Joshua Barney c. 1800Commodore Joshua Barney commanded the Chesapeake Bay Flotilla.  His sailors and Marines manned artillery batteries that briefly held off the British advance on the upper hill of the present-day Fort Lincoln Cemetery. Barney’s men manned two 18-pound guns and three 12-pound guns, which had come from the Washington Navy Yard.  To Barney’s left were the 1st Regiment of District Militia, an artillery battery under Major George Peters, and a provisional battalion of regulars under Lieutenant Colonel William Scott. The 2nd Regiment of District Militia was posted as a reserve behind Peters and Scott.

The Battle of Bladensburg began on 24 August when British Colonel William Thornton led his 85th Light Infantry Brigade into the advance on Bladensburg.  Baltimore artillery and well-aimed rifles impeded his advance for a time, but he and his men eventually moved forward under fire in loose order.  Unfortunately for Winder, Baltimore’s solid shot artillery was of little use against scattered skirmishers.  Ultimately, Thornton’s advance forced the Baltimore artillery to retreat with only five of their six guns.

The British 1st Battalion, 44th Regiment of Foot managed to ford the Eastern Branch of the Anacostia River above the bridge.  As they prepared to envelop the American left, General Winder commanded the Fifth Maryland to initiate a counter-attack against them; it was during this engagement that the First and Second Maryland broke ranks and fled the battlefield.  In the heat of the battle (fog of war), General Winder’s orders became confused or were misunderstood.

The British pressed their advantage but were soon engaged by Smith’s brigade and Commodore Barney’s sailors and Marines.  Thornton’s brigade made several frontal attacks across the creek, but each time his advance was thwarted by Barney’s naval artillery and counter-attacks by Marines [12].  With the British attempting to isolate American positions, General Winder directed an orderly withdrawal [13].  Smith’s brigade initially fell back in good order, but it wasn’t long before nearly every American militia unit went into full retreat.  It was the greatest disgrace ever dealt to American Arms —later referred to as the Bladensburg Races.

Bladensburg Marines
Marines at Bladensburg

Commodore Barney, however, did not receive Winder’s order to withdraw.  With fewer than three rounds of canister shot and charges per gun, Barney’s sailors and Marines held their positions against British frontal assaults for well over two hours; in some instances, the Marines counter-attacked the British with ferocity and resolve [14].  But Barney’s situation worsened when the drivers of ammunition carts joined in the general retreat.  Eventually, the British 1st Battalion, 4th Regiment, and 1st Battalion, 44th Regiment made an attempt to surround Barney’s land flotilla.  Observing this, Barney ordered his men (and the president) to retreat to avoid capture.  Barney, himself badly wounded in the thigh by musket shot, was captured.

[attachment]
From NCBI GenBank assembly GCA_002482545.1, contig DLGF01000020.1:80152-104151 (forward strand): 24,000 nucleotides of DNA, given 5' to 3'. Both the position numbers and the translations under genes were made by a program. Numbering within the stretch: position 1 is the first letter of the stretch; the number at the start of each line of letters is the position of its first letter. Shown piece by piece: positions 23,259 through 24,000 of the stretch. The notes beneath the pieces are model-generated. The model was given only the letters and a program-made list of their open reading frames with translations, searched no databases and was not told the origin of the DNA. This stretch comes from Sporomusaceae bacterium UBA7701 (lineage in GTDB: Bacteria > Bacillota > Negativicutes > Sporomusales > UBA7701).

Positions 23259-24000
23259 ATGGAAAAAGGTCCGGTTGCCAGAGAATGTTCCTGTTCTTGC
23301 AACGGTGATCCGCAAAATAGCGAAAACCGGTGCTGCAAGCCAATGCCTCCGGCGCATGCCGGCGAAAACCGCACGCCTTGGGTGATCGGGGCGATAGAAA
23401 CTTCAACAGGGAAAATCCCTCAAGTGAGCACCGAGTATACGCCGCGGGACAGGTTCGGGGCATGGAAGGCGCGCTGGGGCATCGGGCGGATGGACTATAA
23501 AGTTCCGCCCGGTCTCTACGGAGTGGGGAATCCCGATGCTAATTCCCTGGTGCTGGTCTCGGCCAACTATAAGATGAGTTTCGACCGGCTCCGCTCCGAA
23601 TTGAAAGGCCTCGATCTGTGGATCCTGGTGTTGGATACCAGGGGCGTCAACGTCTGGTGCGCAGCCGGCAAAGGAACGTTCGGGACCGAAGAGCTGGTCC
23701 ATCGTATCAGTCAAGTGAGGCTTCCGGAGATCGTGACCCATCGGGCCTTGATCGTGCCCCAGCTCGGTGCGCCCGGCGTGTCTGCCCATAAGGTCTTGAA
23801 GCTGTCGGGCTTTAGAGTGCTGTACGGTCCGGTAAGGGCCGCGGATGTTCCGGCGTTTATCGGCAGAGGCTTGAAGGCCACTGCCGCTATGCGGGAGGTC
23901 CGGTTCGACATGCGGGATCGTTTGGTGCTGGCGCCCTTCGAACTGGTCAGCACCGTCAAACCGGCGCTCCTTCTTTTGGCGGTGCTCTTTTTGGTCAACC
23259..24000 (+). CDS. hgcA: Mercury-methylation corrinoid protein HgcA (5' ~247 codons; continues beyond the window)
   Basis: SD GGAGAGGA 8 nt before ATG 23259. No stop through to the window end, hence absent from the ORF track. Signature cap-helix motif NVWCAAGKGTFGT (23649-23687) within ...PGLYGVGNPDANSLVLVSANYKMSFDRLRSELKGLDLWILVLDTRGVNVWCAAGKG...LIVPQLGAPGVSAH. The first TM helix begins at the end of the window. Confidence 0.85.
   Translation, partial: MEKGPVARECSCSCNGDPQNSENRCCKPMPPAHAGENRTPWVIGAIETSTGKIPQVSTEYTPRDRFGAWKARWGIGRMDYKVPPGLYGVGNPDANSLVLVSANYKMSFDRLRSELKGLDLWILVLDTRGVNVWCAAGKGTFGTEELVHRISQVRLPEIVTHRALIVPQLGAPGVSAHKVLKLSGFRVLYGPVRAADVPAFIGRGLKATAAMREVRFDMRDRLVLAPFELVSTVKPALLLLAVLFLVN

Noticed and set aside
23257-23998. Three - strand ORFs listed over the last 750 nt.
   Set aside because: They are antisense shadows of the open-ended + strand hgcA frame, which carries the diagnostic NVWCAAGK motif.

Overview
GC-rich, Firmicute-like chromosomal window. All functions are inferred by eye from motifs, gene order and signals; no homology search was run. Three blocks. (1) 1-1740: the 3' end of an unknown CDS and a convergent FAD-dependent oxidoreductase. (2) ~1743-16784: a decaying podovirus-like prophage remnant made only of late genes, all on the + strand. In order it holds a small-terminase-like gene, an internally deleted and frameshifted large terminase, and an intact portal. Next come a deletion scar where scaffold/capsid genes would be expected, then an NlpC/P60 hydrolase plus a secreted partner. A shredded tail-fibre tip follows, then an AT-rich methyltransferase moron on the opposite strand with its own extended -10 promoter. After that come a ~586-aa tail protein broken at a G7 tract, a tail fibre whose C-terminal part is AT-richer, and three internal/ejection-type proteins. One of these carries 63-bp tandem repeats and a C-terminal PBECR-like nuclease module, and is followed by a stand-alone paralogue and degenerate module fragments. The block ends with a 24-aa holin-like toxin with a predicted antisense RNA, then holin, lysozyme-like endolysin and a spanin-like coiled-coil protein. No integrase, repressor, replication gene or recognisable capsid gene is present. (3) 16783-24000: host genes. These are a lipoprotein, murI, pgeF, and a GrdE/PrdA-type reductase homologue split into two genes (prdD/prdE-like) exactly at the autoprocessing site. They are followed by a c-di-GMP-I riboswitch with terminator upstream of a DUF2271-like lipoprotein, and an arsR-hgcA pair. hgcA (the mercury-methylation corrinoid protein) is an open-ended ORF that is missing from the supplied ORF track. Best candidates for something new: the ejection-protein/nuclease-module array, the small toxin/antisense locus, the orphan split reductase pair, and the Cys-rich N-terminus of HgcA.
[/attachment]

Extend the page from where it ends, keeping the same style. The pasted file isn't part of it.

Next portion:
The British suffered far more casualties than the Americans, most of these inflicted by the sailors and Marines in Commodore Barney’s flotilla, but the fact is that the American militia ran from the field of battle to save themselves.  British casualties included 64 killed in action with an additional 185 seriously wounded.  Americans reported killed in action numbered 10 or 12 with 40 wounded and 100 captured [15].  Modern scholars argue that of the American captured, most suffered serious injury.

In any case, on the evening of 25 August, Major General Ross led his force into the city of Washington. As British soldiers set fire to government buildings throughout the city, General Ross and his staff enjoyed a quiet dinner in the Presidential Mansion (now called the White House) before setting it ablaze.  It was the first and last time that a foreign army ever occupied the United States capital.

CMC House MB Washington
The Commandant’s House

But there was one government building spared from the British torch.  Out of respect for the Marines who so valiantly defended their country’s capital at Bladensburg, the British spared the Marine Barracks located at 8th & I Streets in southeast Washington.  It was then, and continues to be, the home of the Commandant of the Marine Corps [16].  There are scholars today who argue that this story is a myth; they say that the Marine Barracks was simply overlooked by storming British soldiers.  The argument appears implausible (and revisionist) in light of the fact that the British did locate and set fire to the Washington Navy Yard, which was (and is) just down the street from the Marine Barracks.  For anyone intent on burning down government buildings, Marine Barracks Washington would be impossible to overlook.

Post script:  On the morning of 12 September 1814, Major General Robert Ross led his men to what would become the Battle of North Point, a part of the larger Battle of Baltimore.  Advance elements encountered American skirmishers, and as General Ross rode forward to personally direct his troops, American sharpshooters shot him through the right arm into his chest.  History recalls the two men that likely fired the fatal shot: Daniel Wells, aged 18 years and Henry McComas, aged 19 years.  General Ross succumbed to his wounds while being returned to the British Fleet.